Apple describes the Vision Pro as a “spatial computing” device, but right now it's arguably as much a pair of cinema goggles that can play 3D movies. That billing has been undermined by the absence of a few apps from streaming's big players – and Netflix has just explained why it's steering clear of the headset, for now.

In an interview with Stratechery (via The Verge), Netflix's co-CEO Greg Peters revealed why Netflix hasn't made a native app (or even made its iPad app available) for the Vision Pro. In a completely fair yet somehow slightly withering observation, he states that the Vision Pro “is so subscale that it's not particularly relevant to most of our members”.

Peters adds that Netflix has to make sure “that we’re not investing in places that are not really yielding a return”, but that “we’re always in discussions with Apple to try and figure that out”. In other words, Netflix isn't ruling out making an app for the Vision Pro in the future, but only when Apple's headset becomes a lot more mainstream.

That could be some way off. Early estimates suggest the Vision Pro's first weekend sales were around 180,000 units, with demand likely to taper off significantly. When you consider that Netflix now has 260 million subscribers worldwide – helpfully bolstered by the success of its ad-supported tier – you can see why it might be taking a watch-and-wait approach.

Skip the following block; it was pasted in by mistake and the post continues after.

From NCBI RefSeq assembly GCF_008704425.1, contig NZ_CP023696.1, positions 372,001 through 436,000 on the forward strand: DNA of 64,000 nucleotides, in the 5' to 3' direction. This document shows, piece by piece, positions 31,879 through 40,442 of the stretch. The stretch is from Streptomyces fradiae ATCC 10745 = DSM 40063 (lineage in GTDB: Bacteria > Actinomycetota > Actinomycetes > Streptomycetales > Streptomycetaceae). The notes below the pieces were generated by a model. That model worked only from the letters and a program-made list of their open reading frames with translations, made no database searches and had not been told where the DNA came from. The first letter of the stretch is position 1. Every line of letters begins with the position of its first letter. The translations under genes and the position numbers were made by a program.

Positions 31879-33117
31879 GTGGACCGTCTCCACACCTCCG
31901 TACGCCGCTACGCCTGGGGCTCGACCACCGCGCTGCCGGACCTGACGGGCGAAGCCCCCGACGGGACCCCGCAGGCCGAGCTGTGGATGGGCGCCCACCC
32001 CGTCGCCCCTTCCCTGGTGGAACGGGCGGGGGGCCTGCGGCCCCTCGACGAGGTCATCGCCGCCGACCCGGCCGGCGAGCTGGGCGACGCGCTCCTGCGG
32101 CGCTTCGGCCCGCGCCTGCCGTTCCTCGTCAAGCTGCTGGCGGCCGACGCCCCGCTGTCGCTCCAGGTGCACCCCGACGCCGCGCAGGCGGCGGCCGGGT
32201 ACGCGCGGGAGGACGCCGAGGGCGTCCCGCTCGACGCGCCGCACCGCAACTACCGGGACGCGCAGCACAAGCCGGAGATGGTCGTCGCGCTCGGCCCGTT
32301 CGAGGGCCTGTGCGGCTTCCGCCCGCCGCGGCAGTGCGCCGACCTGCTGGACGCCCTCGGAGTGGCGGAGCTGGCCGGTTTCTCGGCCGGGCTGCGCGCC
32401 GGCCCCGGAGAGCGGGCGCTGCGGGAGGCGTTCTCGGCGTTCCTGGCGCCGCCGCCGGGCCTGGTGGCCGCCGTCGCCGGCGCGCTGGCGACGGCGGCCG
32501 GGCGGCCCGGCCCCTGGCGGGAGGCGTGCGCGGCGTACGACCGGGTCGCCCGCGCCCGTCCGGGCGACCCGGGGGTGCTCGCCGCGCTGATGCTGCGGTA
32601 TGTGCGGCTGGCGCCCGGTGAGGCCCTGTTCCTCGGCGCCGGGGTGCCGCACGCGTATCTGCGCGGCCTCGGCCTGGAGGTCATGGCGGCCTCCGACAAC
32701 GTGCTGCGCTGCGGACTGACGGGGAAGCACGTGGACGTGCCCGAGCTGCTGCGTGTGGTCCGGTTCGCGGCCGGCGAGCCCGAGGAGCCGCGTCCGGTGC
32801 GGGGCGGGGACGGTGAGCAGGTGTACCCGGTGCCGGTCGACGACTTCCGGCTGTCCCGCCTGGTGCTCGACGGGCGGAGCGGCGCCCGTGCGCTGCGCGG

Yet Netflix's conservative approach to the Vision Pro also reflects some historically frosty relations with Apple. Netflix hasn't let you sign up to its app through Apple TV for many years to avoid Apple taking a cut of the revenue. And Netflix also still hasn't fully integrated with the TV app on Apple's streaming box, which lets you see content from all of your streaming services in a single carousel.

Whether it'll be a similar story for Netflix on the Apple Vision Pro remains to be seen, but for now, the mixed-reality headset will be missing the world's biggest TV streaming app, alongside Spotify and YouTube. 

A sensible move or a snub?

The Disney app running on the Apple Vision Pro

(Image credit: Apple)

Right now, the Vision Pro is arguably a very expensive developer kit that's also available to buy in limited quantities – so Netflix's stance is completely understandable.

Greg Peters does add that Netflix and Apple are in regular contact, stating that “we’re always in discussions with Apple” and that “we’ll see where things go with Vision Pro”. 

That's far from a closed door – and yet Netflix hasn't even allowed its iPad app to run on Apple's headset. You can watch Netflix on a web browser on the Vision Pro, but that's hardly a premium experience.

Daring Fireball's Jon Gruber even recently suggested that a Netflix iPad app for Vision Pro did exist, but that the streaming giant had a change of heart – and that the decision was made out of “pure corporate spite”, rather than anything technical.

Whatever the reality behind Netflix not even offering its iPad app on the Vision Pro, Apple certainly has its work cut out to convince some of the world's biggest apps to join its $ 3,499 “spatial computing” party. It's rubbing many developers the wrong way with its potential approach to sideloading on the iPhone, and we'll likely need to wait until at least the Vision Pro 2 before it gets close to being mainstream.

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